11 An IS boundary also known as a perimeter contains all of the information assets in an IS (Raval & Fichadia, 2007). The problem of controlling an IS boundary is not new, although it is still a challenge. Cloud computing falls within the group of distributed systems. This means that instead of inventing completely new security solutions, we can learn from previous studies of this kind of system, even though cloud computing is a relatively new concept. Distributed computing technologies follow a similar pattern of interaction, where disparate and sometimes heterogeneous systems interact with one another over a common communication platform (Belapurkar, Chakrabarti, Ponnapalli, Varadarajan, Padmanabhuni, & Sundarrajan, 2009). The more gateways to a company s IS there are, the higher the risk of a security breach. Since the security measures at the system boundary cannot bring sufficient assurance, it is necessary to go deeper into the IS. We need to make sure that the company data in the cloud is secure as well as in the internal network. Consequently, we have to address security at the data level. Data flowing in a network needs to have incorporated information on how it should be treated. Companies have various policies for handling this kind of security and the most common solutions are encryption, access controls, rights management and auditing. The policies do not approach all the data in the same way, and define different levels of confidentiality. It would be too costly and inconvenient to treat all data as most confidential due to the tradeoff between security, usability and costs (Raval & Fichadia, 2007). In that case, using cloud services would be impossible, moreover the IS itself would be probably isolated from the internet completely. 1.4 Motivation To be able to determine how to treat individual data and to see if it can leave the IS boundary and be sent to the cloud, a company should adopt data value management based on their policy. In cloud computing, perimeter security has no meaning. Extending this perimeter with the cloud to create a virtual boundary and apply security there is not enough for all types of data, simply because of some regulations mentioned in the previous section. One of the tools for this data value management is data classification. The cloud being a dynamic environment requires a dynamic and seamless integration with a company s IS, free of any manual intervention. For this reason, automation of the process is preferred. Several researches have been done to justify why cloud computing can help companies to save considerable amounts of money on their IT, therefore the potential benefits of cloud computing are well understood. There were also researches dealing with security from the service provider s point of view. Others were dealing with security in communication between the users and the cloud, including the assurances they should seek from the service providers (Bean, 2009), (Parrilli, 2010). 11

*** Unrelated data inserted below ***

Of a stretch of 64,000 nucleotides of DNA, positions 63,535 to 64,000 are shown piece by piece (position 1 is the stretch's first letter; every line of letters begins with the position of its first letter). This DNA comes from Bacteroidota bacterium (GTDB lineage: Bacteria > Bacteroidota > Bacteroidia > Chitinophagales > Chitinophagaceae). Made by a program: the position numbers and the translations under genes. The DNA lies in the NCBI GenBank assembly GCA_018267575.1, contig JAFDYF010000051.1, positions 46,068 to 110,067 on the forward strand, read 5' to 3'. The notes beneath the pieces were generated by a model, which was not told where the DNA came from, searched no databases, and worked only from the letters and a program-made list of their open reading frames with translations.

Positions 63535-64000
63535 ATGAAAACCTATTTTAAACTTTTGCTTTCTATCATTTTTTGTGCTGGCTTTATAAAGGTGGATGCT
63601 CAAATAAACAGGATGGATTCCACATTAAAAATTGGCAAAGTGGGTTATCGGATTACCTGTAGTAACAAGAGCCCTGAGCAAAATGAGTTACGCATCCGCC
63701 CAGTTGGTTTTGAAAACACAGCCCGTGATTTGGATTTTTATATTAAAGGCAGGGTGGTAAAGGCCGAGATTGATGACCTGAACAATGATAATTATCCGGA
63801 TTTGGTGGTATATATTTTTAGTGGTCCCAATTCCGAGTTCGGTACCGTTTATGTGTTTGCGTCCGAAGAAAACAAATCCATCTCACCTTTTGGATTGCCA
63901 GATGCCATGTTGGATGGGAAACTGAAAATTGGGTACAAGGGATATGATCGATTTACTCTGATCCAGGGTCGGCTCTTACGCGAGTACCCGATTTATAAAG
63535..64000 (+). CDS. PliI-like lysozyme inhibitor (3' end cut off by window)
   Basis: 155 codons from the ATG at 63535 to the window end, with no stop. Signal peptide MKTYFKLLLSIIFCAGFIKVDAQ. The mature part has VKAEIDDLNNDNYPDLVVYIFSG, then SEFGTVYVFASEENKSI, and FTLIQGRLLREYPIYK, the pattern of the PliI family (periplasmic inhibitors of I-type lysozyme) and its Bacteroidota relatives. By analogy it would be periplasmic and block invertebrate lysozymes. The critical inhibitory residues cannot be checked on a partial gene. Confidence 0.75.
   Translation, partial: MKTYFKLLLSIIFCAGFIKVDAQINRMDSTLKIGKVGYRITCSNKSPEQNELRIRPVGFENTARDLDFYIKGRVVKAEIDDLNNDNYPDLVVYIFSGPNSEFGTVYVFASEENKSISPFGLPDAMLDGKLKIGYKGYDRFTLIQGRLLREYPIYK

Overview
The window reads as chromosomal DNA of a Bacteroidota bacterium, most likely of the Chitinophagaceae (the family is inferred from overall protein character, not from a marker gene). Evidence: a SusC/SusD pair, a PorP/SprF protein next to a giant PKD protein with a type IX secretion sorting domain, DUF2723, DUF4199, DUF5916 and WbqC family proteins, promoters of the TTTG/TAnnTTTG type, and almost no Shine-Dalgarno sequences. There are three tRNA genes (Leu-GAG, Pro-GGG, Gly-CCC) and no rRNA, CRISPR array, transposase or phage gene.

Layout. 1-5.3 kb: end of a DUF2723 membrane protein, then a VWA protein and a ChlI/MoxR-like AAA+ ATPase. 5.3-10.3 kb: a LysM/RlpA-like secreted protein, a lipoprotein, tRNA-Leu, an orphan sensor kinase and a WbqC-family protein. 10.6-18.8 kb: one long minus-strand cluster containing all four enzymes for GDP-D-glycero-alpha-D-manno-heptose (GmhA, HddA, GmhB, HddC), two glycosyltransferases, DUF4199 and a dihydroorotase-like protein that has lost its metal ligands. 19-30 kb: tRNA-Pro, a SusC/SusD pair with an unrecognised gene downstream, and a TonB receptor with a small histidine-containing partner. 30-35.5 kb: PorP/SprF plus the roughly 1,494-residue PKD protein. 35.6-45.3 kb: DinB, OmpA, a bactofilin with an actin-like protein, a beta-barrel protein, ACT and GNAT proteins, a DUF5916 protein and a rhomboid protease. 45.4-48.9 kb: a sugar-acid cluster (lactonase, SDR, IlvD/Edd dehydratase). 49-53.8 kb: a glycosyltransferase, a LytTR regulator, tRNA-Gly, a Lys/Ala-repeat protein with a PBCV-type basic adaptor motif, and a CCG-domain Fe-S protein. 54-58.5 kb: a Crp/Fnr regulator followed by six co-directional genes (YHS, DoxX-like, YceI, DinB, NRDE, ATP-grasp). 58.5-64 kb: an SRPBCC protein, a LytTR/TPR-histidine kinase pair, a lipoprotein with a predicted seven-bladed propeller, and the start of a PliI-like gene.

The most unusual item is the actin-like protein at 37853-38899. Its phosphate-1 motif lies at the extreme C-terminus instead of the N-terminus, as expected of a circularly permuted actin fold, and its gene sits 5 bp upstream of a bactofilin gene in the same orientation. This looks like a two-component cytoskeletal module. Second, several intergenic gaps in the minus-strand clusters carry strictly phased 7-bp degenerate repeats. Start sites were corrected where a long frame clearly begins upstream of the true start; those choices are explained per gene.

12 Only a little is being said about the prerequisites of companies to enter this environment. The goal of this master thesis is to discover and examine these prerequisites of this cloud technology implementation in a form of a descriptive study. Studying these factors is important, because if a company does not have sufficient internal security policies and practices, introducing cloud computing technology only stacks new risks on top of the old ones. Consequently, this can result in a very expensive IT investment failure. 1.5 Methodology For this master thesis, a literature review is conducted based upon various scientific articles, books, but also internet blogs to compensate for the shortage of scientific research. To better understand the issues of cloud computing integration within a company, well described predecessors of cloud computing are analyzed in books on distributed systems like for example by Kshemkalyani & Singhal (2008) and Belapurkar et al. (2009). In these books, problems and solutions for systems like grid computing are presented, but they lack an extension to cloud computing solutions. Generally it is possible to find descriptions of new problems with compliance and policies, but the literature does not present many concrete solutions. In order to be able to extend the model of systems like grid computing, a clear understanding of differences with cloud computing is necessary. For this reason, comparisons like the ones in a paper by Buyya et al. (2009) are observed. Information about cloud computing is also gathered from recent books like Cloud Computing: A Practical Approach (Velte, Velte, & Elsenpeter, 2010) or Grid and Cloud Computing: A Business Perspective on Technology and Applications (Stanoevska-Slabeva, Wozniak, & Ristol, 2010). Due to the immaturity of cloud computing, this master thesis is written as a descriptive study to gather knowledge about the factors affecting the implementation of cloud computing. Moreover, a special emphasis is given to a concrete topic, namely automatic data classification. Information about data classification comes mainly from papers, reports and internet blogs written by security experts but also books like Machine Learning and Data Mining for Computer Security (Maloof, 2006) and Machine Learning in Document Analysis and Recognition (Marinai & Fujisawa, 2008) are examined, which are basically collections of scientific papers. An empirical study is conducted with the goal to verify the collected knowledge and discovered issues slowing down the adoption of cloud computing technology. The empirical data is gathered based upon conducted interviews with companies that provide cloud computing services and also a survey has been made within companies which have recently implemented them. This thesis is divided into chapters, whereas each one talks of a different subject, but they are all interconnected and collectively follow a logical path. 12